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Time machines with timeless design

The beautiful pattern of wood would be difficult to copy.Aarni

An abundance of great ideas has been born in the heat and humidity of Finnish saunas. One of them is Aarni, Finnish company turning wood into beautiful and sustainable accessories.

Wood is an essential element of a Finnish sauna experience. Even if the stove is electric, the benches and walls tend to be made of wood, with its beautiful patterns of wood grain and natural scent.

A sauna is where it all came together for three childhood friends Niklas Tuokko, Pyry Alamäki and Samuli Koivistoinen. Two-and-a-half years ago, they were sweating in Alamäki’s home sauna, when one of them started to talk about a wooden watch he’d seen in Canada.

“Finns appreciate natural products and wood,” Tuokko explains. “We figured, if it works in Canada, then why would it not work here?”

They didn’t start from zero: Tuokko and Alamäki were business students on the brink of graduation, and Koivistoinen studied forestry. Business and wood were already big parts of the lads’ lives.

“It didn’t take us many weeks to found Aarni,” Tuokko tells. “We did some background research, signed the papers and started to contact relevant people.”

In about six months’ time, the Aarni webstore was opened. The trio had no outside funding and, despite their pre-existing expertise, had to learn a good deal of things about setting up an online shop, beginning from social media and digital marketing.

The process has paid off. Sales are constantly growing, and many orders have come in through the grapevine.

“It’s been great to hear from customers that they’ve actually seen someone wear an Aarni watch and liked it so much they want one, too,” Tuokko enthuses.

No sweat

On top of watches, Aarni also sells wooden sunglasses and wallets. Tuokko praises wood as a material for making accessories that touch the skin.

“A wooden watch is really light, always warm and doesn’t make its wearer’s wrist sweat,” he lists. “Similarly, wooden eyeglasses are softer than plastic ones and more than anything, they’re classy. It’d be difficult to copy the unique pattern of wood.”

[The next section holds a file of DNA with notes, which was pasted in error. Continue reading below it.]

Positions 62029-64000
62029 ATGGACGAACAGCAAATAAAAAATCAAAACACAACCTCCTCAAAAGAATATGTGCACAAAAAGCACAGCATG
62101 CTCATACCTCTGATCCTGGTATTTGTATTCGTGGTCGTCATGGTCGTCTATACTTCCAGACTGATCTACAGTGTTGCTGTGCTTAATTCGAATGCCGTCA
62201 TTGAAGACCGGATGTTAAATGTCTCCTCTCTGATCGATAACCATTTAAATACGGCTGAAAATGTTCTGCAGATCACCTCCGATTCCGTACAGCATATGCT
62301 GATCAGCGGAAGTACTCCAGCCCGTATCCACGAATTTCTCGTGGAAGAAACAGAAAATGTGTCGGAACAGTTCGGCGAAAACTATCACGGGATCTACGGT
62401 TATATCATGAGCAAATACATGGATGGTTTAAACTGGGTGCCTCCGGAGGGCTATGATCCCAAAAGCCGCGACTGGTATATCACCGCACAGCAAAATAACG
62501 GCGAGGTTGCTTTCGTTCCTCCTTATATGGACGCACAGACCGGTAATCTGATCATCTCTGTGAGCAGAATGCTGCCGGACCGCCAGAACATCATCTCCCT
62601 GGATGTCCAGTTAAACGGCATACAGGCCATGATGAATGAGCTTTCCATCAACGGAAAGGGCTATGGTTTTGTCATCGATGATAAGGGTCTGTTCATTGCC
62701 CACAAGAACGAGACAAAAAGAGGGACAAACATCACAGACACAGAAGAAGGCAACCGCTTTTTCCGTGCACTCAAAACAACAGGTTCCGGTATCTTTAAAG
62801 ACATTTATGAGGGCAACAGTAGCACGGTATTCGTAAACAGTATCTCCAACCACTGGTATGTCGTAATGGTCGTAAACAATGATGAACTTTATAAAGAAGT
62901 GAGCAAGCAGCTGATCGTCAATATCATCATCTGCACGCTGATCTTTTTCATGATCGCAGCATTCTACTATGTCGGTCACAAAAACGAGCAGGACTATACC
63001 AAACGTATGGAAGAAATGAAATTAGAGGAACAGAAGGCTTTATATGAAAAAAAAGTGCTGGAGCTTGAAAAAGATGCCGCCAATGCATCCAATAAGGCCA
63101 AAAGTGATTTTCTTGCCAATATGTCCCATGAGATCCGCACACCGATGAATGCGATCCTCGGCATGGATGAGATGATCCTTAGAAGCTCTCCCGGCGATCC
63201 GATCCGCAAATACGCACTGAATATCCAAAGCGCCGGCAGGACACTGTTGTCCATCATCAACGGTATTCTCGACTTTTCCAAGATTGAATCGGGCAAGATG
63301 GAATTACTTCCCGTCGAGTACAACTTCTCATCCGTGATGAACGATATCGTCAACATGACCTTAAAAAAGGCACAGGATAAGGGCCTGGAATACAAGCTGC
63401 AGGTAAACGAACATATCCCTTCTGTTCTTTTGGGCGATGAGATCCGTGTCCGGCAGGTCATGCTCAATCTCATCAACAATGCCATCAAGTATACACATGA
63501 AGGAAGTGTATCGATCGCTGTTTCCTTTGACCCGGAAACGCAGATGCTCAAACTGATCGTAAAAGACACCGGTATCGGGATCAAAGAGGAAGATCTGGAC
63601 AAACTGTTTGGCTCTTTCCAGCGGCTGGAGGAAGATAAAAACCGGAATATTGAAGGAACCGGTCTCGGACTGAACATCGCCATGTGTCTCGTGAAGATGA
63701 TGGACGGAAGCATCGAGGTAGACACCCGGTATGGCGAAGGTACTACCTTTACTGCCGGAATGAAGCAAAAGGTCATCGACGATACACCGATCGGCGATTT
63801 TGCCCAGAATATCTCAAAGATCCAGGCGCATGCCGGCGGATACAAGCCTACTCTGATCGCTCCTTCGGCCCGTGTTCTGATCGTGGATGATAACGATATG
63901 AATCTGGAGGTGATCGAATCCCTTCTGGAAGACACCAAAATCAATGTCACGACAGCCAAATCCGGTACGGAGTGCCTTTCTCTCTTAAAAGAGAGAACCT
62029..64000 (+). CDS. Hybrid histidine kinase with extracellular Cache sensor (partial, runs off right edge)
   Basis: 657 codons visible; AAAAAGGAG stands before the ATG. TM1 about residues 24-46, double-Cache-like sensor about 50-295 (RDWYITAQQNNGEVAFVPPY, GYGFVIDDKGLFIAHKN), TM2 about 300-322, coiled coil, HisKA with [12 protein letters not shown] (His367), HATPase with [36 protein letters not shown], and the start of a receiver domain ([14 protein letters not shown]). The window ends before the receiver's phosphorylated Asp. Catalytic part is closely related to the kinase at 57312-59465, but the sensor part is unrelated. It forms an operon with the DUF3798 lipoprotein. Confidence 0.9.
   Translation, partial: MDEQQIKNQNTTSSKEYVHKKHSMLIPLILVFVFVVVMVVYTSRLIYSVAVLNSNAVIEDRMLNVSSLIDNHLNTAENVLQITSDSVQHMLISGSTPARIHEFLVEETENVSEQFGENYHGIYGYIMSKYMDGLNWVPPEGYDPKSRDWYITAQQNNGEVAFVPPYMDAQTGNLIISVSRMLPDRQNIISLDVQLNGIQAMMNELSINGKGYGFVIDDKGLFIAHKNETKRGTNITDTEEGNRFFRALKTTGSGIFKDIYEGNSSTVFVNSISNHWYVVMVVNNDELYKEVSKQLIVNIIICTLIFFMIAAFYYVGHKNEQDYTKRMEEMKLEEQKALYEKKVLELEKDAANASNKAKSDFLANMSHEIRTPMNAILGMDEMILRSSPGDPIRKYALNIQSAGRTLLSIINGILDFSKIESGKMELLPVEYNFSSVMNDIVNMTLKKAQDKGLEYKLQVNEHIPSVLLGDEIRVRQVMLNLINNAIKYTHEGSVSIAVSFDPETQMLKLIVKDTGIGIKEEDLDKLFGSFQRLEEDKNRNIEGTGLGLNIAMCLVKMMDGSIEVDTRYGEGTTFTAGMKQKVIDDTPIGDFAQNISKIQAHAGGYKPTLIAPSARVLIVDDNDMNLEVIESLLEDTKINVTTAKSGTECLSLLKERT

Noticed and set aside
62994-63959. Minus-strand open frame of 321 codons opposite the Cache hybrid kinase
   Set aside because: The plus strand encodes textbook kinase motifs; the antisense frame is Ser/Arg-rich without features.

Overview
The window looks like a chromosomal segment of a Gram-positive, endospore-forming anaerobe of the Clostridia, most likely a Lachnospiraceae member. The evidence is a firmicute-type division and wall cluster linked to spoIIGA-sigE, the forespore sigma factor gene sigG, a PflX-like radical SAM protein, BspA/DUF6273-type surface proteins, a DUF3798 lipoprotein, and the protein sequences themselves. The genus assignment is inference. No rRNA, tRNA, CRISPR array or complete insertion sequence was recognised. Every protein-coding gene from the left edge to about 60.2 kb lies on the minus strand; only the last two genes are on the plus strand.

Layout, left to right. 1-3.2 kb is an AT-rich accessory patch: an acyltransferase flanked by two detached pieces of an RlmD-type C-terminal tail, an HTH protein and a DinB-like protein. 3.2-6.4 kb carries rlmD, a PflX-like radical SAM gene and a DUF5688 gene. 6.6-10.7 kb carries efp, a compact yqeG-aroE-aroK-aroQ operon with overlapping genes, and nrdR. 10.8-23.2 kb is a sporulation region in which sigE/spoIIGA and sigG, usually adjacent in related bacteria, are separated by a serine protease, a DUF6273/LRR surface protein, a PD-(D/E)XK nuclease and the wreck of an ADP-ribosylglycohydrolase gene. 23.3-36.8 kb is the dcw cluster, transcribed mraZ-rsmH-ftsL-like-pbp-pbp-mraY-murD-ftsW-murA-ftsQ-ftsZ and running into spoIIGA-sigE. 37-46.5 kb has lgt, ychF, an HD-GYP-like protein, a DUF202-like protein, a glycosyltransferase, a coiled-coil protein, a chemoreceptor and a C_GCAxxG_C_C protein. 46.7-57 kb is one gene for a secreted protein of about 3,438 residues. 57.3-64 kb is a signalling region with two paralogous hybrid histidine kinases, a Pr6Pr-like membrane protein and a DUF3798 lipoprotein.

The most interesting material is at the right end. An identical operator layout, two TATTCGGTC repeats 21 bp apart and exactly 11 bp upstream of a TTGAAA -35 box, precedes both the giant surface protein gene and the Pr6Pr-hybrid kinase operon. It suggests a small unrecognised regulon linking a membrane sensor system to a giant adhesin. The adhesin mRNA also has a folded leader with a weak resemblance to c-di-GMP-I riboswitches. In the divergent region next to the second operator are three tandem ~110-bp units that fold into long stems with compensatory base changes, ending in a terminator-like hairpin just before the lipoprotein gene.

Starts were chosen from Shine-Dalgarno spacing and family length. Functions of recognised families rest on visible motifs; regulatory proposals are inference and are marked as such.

Aarni watched carry the feeling of Nordic nature. Image: Aarni

Aarni didn’t create a whole new market, as there’s already a handful (pun intended) of companies that produce wooden watches. That doesn’t put Tuokko off.

“If there was no competition, we could ask ourselves if there’s demand to begin with,” he rationalises.

Aarni’s selling point is in Finnish wood, particularly curly birch. Aarni also wants to make sure the price doesn’t hike too high for regular Joes. A watch can be purchased for about 200 euros.

Visions guiding the way

Although none of the founding fathers is a fashion designer, all Aarni watch styles are created by them. All eyewear is based on classy, traditional styles.

New models are constantly in development, based on customers’ wishes. For example, the first wallets were found too small by some, so bigger ones are in the making.

“In addition to the feedback we receive, we’re guided by our personal visions,” Tuokko explains. “We go for what we find intriguing and good-looking.”

The items themselves are manufactured by a partner in China, using Finnish wood and Swiss clockwork. Everything else is run by the trio in Finland. Responsibilities are distributed according to each owner’s personal interests, and routines are taken care of with joint effort.

At the moment, the vast majority of Aarni items remain in Finland. Orders are coming in increasing numbers from abroad. For example, Brits have seemed keen to wear Finnish wood around their wrists. Aarni is planning to localise its website for foreign markets and start pushing marketing efforts outside of the motherland’s borders.

Tuokko deems Nordic countries, the UK and central Europe particularly fruitful markets. Aarni is currently investigating the possibilities in the Middle East, too.

There are no set goals or targets – apart from one.

“As long as the percentage is up, the direction is right.”

From left: Niklas Tuokko, Pyry Alamäki and Samuli Koivistoinen are childhood friends and Aarni founders. Image: Aarni
By: Anne Salomäki